Serena Williams gives pet names to her various character traits whereas Maria Sharapova, who will try to prevent the American claiming a 16th grand slam title in Saturday's French Open final, usually sticks rigidly to the ice maiden routine.
Defending champion Sharapova has been more beauty or beast in the last couple of rounds, however, mixing brilliance with woeful interludes, with aces and winners often being matched by doubles faults and wild errors.
The "good" Maria, the one that served 12 aces against Victoria Azarenka in Thursday' semi-finals, will have to show up against Williams if she is to stand any chance of preventing the world number one lifting the Suzanne Lenglen Cup 11 years after her first triumph.
Second seed Sharapova needs to produce an almost flawless display if she is to become the first woman to retain her Paris title since Justine Henin in 2007.
While American Serena dropped only a set en route to the final and annihilated Saran Errani 6-0 6-1 in the semi-final, four-times grand slam winner Sharapova survived a 6-0 drubbing in the first set of her quarter-final with Jelena Jankovic and then needed more than two hours to go through the semis, grinding past Azarenka in an error-strewn clash.
"If Sharapova serves well, there will be a contest," Patrick Mouratoglou, Serena's coach, told reporters.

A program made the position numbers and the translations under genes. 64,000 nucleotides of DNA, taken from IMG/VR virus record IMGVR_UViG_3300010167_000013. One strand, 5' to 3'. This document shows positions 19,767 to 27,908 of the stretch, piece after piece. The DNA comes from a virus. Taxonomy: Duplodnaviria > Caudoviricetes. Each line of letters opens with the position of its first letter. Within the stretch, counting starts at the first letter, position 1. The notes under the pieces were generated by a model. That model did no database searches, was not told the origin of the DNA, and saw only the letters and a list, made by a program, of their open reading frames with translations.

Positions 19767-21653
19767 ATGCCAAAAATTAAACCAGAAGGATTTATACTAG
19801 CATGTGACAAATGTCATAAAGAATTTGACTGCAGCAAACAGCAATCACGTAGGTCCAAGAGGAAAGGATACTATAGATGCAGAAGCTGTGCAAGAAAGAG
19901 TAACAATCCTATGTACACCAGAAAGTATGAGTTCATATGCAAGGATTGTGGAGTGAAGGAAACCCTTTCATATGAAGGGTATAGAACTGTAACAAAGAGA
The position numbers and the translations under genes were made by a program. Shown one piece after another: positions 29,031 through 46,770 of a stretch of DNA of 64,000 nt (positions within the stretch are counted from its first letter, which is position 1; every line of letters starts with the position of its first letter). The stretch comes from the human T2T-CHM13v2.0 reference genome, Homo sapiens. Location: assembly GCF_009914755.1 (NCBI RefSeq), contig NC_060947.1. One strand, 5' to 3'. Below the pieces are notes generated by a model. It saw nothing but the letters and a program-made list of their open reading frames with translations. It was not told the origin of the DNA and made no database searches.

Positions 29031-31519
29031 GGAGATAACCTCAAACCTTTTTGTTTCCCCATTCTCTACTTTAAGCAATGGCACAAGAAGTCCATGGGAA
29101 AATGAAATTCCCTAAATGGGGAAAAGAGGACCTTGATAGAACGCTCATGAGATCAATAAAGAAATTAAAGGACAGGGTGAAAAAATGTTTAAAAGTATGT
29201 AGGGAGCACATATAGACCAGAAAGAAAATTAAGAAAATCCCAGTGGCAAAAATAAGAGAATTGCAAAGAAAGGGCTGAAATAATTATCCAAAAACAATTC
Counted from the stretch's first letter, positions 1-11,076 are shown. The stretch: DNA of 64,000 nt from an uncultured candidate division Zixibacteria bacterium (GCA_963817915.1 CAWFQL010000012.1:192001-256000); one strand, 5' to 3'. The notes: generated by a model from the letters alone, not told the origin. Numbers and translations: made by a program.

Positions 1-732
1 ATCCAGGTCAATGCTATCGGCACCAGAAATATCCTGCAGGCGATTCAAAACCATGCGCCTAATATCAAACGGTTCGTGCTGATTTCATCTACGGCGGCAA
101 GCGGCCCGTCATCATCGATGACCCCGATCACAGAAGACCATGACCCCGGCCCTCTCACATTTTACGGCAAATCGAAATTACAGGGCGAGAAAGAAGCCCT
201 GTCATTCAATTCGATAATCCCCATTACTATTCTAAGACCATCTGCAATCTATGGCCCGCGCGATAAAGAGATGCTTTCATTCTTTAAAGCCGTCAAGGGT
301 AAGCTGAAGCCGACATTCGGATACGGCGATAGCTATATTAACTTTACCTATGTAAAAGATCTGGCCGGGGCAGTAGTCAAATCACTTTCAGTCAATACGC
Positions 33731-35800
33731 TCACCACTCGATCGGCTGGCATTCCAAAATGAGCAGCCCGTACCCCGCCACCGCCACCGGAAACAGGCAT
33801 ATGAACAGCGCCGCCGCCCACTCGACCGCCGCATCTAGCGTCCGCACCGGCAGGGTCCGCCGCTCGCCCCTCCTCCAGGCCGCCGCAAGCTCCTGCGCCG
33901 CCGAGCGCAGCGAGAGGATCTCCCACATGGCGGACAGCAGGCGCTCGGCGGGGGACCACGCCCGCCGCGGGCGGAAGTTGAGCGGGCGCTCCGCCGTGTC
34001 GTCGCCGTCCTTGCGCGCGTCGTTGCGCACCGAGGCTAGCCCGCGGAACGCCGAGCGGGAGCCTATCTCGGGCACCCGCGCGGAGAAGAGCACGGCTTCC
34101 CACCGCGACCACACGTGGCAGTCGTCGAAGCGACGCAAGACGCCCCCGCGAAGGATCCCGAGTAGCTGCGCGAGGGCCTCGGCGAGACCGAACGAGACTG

"Sharapova moves better (on clay) but not well enough yet."
Mouratoglou believes Williams, who is on a 30-match winning streak, has her fate firmly in her own hands after prevailing in all 12 of their matches since the 2004 Tour finals.
"Serena will start with a psychological advantage, for sure. The result will not depend on Sharapova but on Serena," he added.
Sharapova, however, clings to the notion that the final will start at 0-0.
"I'd be lying if (that record) doesn't bother me, obviously," the Russian told reporters on Friday. "Whatever I did in the past hasn't worked, so I'll have to try to do something different.
"Going into a French Open final, that (record) doesn't matter. It all starts from zero."
Serena agreed, saying: "It's a different time, a different era, just a different match. It's a brand new match."
Sharapova refutes the idea that her baseline-bashing profile is one-dimensional, saying she did not get to her second final by chance.
"No matter how good she's playing, you also have to give yourself a bit of credit for getting to that point and doing a few things right to be at that stage and giving yourself an opportunity," said Sharapova.
"Whether you take it, that's another story."
It will also be a matter of consistency for Sharapova, who has yet to find the perfect balance on the Paris clay this year.
She has been experiencing a fair few wobbles in her run to the final, making 185 unforced errors in her six matches while Serena made 100.
Friday's semi-final encapsulated Sharapova's problems as she served 12 aces but also 11 double faults, spraying the court with unforced errors and winners with equal measure.
Serena in contrast fired 40 winners and allowed Italian fifth seed Errani - last year's finalist - only 16 points, making herself the hot favourite to succeed on Saturday.
It is quite a change from 2002 when she beat sister Venus in the final.
"I was really surprised, for sure. I didn't go into that match expecting to win," Serena said.
"I just thought, 'Hey, I'm in the final and let's see what happens'."
It is a motto Sharapova could do worse than heed.